Indian Pacific: Ice on the tracks

It’s a strange sensation to wake up in a train carriage, especially when you are on the outskirts of Broken Hill. The previous night the train was delayed because of ice on the tracks in the Blue Mountains, not the kind of delay you expect in Australia.

The hills are grey and ghostly in the pre-dawn light. Broken Hill holds a central part in Australian labour history as home of the 35-hour week, fought for by local miners. It is extremely cold in the clear morning light. As I walk down to buy a morning paper, there is little to indicate the dramatic past of the town. Two fat bikers pull up beside me on a chopped hog and ask if there is a McDonalds anywhere.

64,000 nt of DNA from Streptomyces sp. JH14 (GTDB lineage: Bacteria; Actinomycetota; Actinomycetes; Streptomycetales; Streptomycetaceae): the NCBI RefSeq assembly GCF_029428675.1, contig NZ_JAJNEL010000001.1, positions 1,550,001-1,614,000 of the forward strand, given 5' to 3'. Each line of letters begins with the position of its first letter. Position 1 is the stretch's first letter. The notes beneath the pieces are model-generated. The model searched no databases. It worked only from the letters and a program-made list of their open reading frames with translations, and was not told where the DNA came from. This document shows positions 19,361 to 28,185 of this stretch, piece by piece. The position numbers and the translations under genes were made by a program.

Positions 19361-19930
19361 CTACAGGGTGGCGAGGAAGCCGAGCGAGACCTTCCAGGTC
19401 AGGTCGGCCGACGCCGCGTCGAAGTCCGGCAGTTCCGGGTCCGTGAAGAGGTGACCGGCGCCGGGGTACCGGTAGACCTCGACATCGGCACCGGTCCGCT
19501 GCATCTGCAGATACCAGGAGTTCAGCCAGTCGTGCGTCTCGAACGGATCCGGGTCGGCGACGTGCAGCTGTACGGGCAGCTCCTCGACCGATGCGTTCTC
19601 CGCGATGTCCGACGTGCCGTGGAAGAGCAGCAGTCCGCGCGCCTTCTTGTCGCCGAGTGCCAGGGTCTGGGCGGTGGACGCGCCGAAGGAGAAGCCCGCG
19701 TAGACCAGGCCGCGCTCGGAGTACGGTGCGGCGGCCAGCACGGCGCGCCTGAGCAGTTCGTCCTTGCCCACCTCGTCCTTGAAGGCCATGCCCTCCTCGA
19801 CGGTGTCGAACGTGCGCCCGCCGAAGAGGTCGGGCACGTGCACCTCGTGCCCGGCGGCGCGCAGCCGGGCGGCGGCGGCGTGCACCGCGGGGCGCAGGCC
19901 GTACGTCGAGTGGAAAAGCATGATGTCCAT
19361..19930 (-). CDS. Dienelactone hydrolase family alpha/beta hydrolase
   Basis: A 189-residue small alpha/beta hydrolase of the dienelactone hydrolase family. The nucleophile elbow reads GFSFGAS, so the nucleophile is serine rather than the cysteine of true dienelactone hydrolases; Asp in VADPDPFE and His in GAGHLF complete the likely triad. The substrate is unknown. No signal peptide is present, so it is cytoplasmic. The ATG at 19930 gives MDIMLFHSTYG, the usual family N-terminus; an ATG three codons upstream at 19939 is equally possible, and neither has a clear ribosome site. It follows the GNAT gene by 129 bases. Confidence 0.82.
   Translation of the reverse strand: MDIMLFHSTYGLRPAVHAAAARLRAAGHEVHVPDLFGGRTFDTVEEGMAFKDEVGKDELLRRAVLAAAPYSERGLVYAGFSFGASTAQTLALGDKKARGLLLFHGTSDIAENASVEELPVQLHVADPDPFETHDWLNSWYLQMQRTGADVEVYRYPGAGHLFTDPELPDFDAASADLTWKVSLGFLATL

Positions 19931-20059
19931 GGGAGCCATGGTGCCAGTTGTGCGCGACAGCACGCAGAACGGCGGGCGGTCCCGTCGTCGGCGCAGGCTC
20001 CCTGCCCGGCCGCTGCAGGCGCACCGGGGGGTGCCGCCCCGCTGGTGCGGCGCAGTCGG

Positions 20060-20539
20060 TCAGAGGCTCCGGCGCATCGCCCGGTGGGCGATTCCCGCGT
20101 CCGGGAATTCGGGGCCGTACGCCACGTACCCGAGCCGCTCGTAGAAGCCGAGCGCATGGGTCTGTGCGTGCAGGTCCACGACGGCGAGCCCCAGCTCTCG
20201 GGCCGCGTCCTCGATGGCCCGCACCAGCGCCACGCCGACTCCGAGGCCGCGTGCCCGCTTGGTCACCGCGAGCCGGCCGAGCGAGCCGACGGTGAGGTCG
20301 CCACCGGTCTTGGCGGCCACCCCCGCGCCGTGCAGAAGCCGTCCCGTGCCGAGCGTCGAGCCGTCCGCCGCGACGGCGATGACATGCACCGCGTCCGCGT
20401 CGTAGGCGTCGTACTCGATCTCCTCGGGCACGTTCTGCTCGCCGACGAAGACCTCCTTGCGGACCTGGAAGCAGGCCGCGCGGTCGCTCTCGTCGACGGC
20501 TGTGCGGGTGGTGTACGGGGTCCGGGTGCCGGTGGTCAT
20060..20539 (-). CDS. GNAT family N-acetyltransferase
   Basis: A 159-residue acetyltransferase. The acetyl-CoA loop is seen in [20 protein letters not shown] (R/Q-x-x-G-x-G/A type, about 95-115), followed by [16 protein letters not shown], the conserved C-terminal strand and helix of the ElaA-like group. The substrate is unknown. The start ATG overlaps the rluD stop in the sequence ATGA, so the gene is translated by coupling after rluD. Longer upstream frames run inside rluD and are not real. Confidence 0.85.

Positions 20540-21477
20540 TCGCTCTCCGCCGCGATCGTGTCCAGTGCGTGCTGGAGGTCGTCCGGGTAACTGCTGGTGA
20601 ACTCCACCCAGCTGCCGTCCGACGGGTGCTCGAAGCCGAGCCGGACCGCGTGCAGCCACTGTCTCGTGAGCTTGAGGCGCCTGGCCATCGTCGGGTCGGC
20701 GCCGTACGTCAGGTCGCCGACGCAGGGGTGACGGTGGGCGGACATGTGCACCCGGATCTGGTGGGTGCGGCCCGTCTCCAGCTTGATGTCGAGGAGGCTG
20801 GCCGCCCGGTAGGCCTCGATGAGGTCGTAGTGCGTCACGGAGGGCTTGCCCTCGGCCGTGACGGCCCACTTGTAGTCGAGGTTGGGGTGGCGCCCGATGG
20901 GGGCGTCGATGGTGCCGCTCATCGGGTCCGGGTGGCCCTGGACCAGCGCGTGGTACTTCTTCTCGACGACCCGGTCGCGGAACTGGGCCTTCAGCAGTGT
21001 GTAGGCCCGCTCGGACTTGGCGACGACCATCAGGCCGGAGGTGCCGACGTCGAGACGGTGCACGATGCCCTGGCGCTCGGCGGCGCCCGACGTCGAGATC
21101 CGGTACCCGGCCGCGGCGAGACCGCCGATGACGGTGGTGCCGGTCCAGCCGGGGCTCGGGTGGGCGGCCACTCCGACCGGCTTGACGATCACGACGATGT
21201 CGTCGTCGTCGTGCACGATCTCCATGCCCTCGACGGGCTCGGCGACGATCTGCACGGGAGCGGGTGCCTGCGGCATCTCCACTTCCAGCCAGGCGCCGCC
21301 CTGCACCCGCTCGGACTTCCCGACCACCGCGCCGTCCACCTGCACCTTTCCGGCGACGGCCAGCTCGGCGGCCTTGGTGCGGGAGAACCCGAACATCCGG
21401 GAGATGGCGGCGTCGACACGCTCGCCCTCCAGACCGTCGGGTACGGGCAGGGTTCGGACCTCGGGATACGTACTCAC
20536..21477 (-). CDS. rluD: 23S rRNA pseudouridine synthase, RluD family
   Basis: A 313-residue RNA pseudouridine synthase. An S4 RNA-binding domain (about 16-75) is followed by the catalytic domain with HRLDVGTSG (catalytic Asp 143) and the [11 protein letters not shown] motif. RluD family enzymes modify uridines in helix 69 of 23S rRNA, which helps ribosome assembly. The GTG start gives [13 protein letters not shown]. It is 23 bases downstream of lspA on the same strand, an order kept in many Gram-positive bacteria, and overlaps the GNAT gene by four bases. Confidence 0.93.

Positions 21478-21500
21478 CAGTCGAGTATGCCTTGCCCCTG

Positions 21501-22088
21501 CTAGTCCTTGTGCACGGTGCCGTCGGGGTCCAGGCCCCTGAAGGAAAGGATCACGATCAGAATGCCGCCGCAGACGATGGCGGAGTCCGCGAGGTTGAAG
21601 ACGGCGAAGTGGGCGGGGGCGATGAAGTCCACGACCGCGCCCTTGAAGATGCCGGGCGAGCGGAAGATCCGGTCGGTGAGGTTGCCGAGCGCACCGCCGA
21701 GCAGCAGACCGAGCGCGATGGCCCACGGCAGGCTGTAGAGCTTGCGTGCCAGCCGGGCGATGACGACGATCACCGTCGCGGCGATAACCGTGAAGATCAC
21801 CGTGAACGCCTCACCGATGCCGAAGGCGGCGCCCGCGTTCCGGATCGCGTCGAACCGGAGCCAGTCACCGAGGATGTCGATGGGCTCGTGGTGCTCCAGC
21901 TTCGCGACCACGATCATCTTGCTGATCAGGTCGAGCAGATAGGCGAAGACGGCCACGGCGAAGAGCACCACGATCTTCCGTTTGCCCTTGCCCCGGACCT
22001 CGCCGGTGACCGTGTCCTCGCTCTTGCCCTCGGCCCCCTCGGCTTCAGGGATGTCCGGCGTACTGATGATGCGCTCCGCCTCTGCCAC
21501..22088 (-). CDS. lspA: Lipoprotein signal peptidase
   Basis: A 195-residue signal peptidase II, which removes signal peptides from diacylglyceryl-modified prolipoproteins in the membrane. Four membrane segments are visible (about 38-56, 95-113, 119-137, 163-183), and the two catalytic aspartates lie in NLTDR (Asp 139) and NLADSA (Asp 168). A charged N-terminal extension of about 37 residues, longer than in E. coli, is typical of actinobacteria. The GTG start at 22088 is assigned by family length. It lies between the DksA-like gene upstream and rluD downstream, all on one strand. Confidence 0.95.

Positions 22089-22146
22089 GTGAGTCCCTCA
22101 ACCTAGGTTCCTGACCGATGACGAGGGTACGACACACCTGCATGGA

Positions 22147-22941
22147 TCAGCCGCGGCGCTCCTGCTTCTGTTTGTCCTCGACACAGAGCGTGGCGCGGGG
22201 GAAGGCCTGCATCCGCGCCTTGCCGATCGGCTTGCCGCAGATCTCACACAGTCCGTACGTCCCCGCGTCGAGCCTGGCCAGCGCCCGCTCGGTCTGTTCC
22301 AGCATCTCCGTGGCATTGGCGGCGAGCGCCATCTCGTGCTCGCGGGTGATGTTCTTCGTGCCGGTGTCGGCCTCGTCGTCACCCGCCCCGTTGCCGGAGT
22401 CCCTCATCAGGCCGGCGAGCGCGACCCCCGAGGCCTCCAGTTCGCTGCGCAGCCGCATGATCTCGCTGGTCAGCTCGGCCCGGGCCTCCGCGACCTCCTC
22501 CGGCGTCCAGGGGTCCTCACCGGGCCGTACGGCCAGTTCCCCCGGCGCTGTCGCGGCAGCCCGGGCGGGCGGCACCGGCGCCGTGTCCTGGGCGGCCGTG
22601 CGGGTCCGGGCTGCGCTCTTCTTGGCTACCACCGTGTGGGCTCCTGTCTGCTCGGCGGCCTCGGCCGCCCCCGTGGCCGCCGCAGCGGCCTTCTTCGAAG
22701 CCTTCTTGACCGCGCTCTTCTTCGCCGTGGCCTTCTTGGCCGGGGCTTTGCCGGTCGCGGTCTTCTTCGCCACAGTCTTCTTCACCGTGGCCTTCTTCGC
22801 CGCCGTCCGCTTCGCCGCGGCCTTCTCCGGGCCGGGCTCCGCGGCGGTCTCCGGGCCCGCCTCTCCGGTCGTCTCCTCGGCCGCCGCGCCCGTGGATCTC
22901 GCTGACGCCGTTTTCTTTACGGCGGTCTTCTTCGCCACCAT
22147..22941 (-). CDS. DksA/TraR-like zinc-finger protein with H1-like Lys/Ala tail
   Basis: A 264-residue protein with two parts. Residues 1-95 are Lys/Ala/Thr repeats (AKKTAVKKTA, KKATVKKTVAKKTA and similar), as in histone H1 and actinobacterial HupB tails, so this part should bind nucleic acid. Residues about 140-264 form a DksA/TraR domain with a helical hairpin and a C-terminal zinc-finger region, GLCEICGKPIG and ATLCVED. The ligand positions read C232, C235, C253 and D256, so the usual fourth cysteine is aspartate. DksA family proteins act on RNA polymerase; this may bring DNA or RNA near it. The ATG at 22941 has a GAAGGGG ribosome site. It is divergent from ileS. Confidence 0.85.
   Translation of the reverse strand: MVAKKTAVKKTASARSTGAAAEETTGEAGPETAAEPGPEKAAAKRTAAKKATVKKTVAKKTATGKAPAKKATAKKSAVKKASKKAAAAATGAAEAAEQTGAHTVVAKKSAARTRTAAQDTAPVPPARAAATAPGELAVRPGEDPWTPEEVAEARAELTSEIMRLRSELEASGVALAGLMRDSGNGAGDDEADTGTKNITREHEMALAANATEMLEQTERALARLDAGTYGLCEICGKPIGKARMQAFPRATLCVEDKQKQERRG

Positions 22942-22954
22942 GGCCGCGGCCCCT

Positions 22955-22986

Overcharged for breakfast but in no mood to argue after a rough night’s sleep (Julie is trainsick.)

Rough, dusty land all day. We arrive in Adelaide at night and have a brief trip to the supermarket. The suburbs feel depressingly like the south end of Christchurch. Thankfully “Jungle Boy” (see previous entry) has left the train. At least we can sleep without worrying about a grenade incident. The train pulls out and heads west towards the Nullabor Plain.





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